Happy 14th of July ! I´m still in Sweden but I will have a special thought for my country today. Bastille day is an important celebrating. I just loved singing the national anthem “La Marseillaise” when I was a child and watch the amazing fire works.
You might have thousands questions about our celebration, so I will try to give you some answers.
Bastille Day, the French national holiday, commemorates the storming of the Bastille, which took place on 14 July 1789 and marked the beginning of the French Revolution. The Bastille was a prison and a symbol of the absolute and arbitrary power of Louis the 16th’s Ancient Regime. By capturing this symbol, the people signaled that the king’s power was no longer absolute: power should be based on the Nation and be limited by a separation of powers.
The biggest tradition is the parade that takes place every year on the morning of Bastille Day. A military parade makes an impressive showing of all the branches of the French military, (naval and army on the ground, and air force flying above) and is held on the Champs-Élysées in Paris. Of course, Bastille Day is celebrated in all corners of France, not just in Paris. In fact, Bastille Day is even celebrated in other countries by smaller groups of people who have some sort of ancestral or cultural connection to France.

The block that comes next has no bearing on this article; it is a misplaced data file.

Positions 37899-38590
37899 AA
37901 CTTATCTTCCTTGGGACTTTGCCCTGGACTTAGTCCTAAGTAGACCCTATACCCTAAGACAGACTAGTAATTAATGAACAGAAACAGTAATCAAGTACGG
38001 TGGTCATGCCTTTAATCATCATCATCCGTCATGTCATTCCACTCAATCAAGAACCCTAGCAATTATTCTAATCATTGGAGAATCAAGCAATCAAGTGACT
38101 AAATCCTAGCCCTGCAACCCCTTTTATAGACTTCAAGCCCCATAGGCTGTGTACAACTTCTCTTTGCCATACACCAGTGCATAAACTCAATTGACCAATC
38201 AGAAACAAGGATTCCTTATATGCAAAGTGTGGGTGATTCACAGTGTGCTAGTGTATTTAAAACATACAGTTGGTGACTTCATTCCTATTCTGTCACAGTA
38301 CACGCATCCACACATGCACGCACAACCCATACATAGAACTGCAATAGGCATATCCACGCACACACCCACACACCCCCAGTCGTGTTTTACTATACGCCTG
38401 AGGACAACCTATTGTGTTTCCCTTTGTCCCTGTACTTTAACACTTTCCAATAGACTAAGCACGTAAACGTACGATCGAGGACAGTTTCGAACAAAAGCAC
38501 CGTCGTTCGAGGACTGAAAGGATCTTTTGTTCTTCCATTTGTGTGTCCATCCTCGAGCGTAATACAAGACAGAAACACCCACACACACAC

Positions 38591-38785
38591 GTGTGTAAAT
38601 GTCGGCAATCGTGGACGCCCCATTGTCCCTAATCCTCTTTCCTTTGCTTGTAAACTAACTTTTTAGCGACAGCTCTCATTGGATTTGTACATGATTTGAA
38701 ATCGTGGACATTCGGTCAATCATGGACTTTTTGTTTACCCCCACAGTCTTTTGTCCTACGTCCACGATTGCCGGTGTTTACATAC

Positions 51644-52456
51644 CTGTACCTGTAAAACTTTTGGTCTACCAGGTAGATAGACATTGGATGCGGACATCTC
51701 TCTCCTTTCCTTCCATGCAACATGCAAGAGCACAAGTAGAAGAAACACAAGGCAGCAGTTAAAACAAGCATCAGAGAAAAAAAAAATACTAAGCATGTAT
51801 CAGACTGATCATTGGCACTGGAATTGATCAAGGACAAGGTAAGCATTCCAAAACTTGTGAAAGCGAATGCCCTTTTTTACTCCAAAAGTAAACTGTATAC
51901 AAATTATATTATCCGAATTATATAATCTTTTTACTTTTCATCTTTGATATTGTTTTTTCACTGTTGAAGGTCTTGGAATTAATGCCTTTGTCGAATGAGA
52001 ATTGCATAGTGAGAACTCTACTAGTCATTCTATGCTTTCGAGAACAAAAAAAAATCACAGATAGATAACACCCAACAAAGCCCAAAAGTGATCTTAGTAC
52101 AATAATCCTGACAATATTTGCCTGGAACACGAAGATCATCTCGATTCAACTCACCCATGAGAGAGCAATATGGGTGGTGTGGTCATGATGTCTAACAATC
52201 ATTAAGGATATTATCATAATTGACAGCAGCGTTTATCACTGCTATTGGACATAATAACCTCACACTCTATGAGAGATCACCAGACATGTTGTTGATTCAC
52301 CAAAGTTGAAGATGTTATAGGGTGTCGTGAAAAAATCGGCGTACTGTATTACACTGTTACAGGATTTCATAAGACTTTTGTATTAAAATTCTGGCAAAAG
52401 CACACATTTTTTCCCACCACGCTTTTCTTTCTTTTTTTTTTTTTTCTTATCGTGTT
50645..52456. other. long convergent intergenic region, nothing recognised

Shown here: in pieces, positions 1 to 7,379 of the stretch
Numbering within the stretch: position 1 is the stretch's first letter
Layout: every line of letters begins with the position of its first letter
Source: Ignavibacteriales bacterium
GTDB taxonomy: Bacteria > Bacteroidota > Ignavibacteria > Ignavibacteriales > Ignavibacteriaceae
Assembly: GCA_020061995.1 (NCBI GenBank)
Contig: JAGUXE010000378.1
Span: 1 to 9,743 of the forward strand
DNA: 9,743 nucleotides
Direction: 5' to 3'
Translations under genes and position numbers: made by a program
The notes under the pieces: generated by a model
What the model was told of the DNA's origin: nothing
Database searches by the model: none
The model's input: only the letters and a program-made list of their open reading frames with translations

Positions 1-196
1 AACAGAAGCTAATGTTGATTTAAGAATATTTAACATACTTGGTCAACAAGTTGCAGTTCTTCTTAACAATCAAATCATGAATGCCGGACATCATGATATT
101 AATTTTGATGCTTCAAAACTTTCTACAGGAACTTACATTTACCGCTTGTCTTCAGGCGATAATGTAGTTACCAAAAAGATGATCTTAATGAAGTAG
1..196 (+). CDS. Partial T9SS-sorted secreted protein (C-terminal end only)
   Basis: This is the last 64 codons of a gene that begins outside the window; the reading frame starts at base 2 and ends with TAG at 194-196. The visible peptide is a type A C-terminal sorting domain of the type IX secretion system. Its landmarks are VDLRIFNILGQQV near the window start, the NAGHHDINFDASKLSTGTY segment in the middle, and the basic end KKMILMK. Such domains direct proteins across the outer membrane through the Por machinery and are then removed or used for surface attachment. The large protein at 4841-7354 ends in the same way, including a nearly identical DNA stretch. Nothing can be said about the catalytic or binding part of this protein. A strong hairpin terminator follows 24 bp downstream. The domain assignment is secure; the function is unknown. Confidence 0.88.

On the eve of the 14th of July, people can attend various public balls in the evening, often held in fire brigade barracks, and many towns have fireworks. The next day (14th) is France’s national day and all businesses are usually closed (a number of them are closed anyway for the summer holidays). It is very common for people to watch on TV (or on the spot for the Parisians) the military parade on the Champs-Elysées, and enjoy the day off.
The French national anthem La Marseillaise, translated in English as The Song of Marseille, is often heard on Bastille Day. This French traditions song commermorates the French Revolution of 1789.
La Marseillaise was written on April 4, 1792 by Claude Joseph Rouget de Lisle in Strasbourg. It was originally titled, Chant de Guerre pour L’Armée du Rhin or The War Song for the Army of the Rhine. The song was written as a response to the invasion of France by Prussian and Austrian forces who were later defeated at the Battle of Valmy.
No French holiday would be complete without a lavish and utterly delicious meal. In some regions of France it is customary to have a picnic on Bastille Day, but in most regions, families head home to enjoy a nice leisurely meal in the middle of the day. Of course, many families enjoy this meal at home in their backyards or gardens in order to enjoy the weather.
This special meal can consist of just about anything, but, generally speaking, the menu is light compared to winter holidays (less butter and cream and more herbs and uncooked fruits and vegetables). In addition, the courses are more likely to include cold starters, such as quiches and salads instead of soup or other warm starters. Expect a delectable dessert to be the crowning glory on the meal, and do expect the meal to linger on and on. A big feast on Bastille Day in the middle of the day is often followed by a very leisurely afternoon.
The French Tricolore flag symbolizes the Republic’s three ideals: Liberty, Equality, and Fraternity for all French citizens and it took shape during the French Revolution.